There was no decoupling among advanced economies and there is no decoupling but rather recoupling of the emerging market economies with the severe crisis of the advanced economies. By the third quarter of this year global economic growth will be in negative territory signaling a global recession. The recoupling of emerging markets was initially limited to stock markets that fell even more than those of advanced economies as foreign investors pulled out of these markets; but then it spread to credit markets and money markets and currency markets bringing to the surface the vulnerabilities of many financial systems and corporate sectors that had experienced credit booms and that had borrowed short and in foreign currencies. Countries with large current account deficit and/or large fiscal deficits and with large short term foreign currency liabilities and borrowings have been the most fragile. But even the better performing ones – like the BRICs club of Brazil, Russia, India and China – are now at risk of a hard landing. Trade and financial and currency and confidence channels are now leading to a massive slowdown of growth in emerging markets with many of them now at risk not only of a recession but also of a severe financial crisis.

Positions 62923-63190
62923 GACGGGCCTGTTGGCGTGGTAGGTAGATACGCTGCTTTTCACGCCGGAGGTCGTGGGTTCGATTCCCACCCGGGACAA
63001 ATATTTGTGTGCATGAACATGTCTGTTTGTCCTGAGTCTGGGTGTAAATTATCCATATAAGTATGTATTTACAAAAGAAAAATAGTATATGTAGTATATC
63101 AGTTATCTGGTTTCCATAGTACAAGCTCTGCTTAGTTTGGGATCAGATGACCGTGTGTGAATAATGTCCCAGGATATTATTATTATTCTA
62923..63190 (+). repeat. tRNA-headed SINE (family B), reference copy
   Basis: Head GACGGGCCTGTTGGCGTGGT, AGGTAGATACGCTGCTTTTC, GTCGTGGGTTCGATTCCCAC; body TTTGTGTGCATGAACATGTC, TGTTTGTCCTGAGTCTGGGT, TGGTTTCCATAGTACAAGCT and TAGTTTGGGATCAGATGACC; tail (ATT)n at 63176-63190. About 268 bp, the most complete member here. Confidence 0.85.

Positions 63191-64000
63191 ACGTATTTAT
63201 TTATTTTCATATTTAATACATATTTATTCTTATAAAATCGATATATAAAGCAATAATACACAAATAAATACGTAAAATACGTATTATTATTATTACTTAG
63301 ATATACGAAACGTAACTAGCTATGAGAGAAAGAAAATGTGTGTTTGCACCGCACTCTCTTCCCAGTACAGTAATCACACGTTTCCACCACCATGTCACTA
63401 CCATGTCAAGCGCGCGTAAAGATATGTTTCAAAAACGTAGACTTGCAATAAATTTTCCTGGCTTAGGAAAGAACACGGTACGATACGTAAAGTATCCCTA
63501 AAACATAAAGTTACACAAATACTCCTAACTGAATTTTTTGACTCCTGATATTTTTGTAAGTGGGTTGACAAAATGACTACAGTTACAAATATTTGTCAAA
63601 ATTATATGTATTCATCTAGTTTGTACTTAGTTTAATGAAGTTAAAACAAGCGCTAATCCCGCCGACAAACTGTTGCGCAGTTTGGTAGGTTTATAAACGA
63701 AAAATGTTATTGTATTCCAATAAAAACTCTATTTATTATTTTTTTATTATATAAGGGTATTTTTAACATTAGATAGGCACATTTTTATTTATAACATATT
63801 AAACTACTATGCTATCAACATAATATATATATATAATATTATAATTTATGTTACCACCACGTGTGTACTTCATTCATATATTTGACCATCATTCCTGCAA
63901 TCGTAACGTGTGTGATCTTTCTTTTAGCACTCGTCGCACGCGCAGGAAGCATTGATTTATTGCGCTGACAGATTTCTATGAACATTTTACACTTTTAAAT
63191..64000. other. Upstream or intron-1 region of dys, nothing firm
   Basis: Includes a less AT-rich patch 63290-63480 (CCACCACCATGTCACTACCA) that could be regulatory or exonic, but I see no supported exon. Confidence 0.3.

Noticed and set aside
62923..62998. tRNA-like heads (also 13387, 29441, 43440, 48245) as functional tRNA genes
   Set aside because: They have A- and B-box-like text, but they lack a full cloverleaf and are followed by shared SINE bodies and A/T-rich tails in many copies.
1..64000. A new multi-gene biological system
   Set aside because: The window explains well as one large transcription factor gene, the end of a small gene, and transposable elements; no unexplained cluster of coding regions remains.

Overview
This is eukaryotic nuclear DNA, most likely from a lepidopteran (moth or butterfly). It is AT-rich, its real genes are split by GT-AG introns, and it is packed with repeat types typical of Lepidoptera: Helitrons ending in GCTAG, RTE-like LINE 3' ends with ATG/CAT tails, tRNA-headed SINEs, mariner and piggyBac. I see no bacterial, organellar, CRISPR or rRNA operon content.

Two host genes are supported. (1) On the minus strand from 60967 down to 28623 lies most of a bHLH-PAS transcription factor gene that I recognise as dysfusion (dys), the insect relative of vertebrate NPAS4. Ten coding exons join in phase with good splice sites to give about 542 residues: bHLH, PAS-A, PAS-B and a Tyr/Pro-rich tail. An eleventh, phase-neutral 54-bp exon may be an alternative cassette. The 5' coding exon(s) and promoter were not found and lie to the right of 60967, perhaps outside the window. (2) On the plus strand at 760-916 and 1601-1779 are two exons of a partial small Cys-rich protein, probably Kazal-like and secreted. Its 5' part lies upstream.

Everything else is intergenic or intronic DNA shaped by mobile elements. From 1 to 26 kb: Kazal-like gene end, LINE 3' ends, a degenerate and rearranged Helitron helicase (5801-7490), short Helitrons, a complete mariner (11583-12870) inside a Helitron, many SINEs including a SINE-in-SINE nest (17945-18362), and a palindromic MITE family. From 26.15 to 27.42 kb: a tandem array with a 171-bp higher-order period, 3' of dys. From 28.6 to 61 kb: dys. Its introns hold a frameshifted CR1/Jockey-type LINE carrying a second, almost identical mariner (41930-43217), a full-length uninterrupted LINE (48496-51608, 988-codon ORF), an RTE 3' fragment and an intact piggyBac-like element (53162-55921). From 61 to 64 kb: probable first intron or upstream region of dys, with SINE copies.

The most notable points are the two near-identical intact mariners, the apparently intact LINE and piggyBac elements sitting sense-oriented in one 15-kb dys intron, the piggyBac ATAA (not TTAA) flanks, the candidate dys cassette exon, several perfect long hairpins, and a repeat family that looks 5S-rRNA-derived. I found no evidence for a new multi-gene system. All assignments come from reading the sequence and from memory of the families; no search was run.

The crisis was caused by the largest leveraged asset bubble and credit bubble in the history of humanity were excessive leveraging and bubbles were not limited to housing in the US but also to housing in many other countries and excessive borrowing by financial institutions and some segments of the corporate sector and of the public sector in many and different economies: an housing bubble, a mortgage bubble, an equity bubble, a bond bubble, a credit bubble, a commodity bubble, a private equity bubble, a hedge funds bubble are all now bursting at once in the biggest real sector and financial sector deleveraging since the Great Depression.